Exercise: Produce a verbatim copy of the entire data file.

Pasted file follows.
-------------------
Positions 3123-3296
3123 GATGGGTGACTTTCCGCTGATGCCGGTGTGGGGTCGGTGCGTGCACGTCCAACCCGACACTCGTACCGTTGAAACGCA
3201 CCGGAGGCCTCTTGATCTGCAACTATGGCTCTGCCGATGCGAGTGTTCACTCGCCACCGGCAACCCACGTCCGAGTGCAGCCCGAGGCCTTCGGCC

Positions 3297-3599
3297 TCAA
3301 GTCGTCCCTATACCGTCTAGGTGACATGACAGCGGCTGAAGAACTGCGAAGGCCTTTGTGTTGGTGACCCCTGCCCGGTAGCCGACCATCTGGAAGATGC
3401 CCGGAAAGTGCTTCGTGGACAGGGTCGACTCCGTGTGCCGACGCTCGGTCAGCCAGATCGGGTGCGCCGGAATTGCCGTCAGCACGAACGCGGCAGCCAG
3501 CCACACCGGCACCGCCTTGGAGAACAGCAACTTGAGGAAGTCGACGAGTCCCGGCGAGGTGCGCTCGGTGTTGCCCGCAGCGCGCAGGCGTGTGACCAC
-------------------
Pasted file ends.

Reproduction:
Positions 3123-3296
3123 GATGGGTGACTTTCCGCTGATGCCGGTGTGGGGTCGGTGCGTGCACGTCCAACCCGACACTCGTACCGTTGAAACGCA
3201 CCGGAGGCCTCTTGATCTGCAACTATGGCTCTGCCGATGCGAGTGTTCACTCGCCACCGGCAACCCACGTCCGAGTGCAGCCCGAGGCCTTCGGCC

Positions 3297-3599
3297 TCAA
3301 GTCGTCCCTATACCGTCTAGGTGACATGACAGCGGCTGAAGAACTGCGAAGGCCTTTGTGTTGGTGACCCCTGCCCGGTAGCCGACCATCTGGAAGATGC
3401 CCGGAAAGTGCTTCGTGGACAGGGTCGACTCCGTGTGCCGACGCTCGGTCAGCCAGATCGGGTGCGCCGGAATTGCCGTCAGCACGAACGCGGCAGCCAG
3501 CCACACCGGCACCGCCTTGGAGAACAGCAACTTGAGGAAGTCGACGAGTCCCGGCGAGGTGCGCTCGGTGTTGCCCGCAGCGCGCAGGCGTGTGACCAC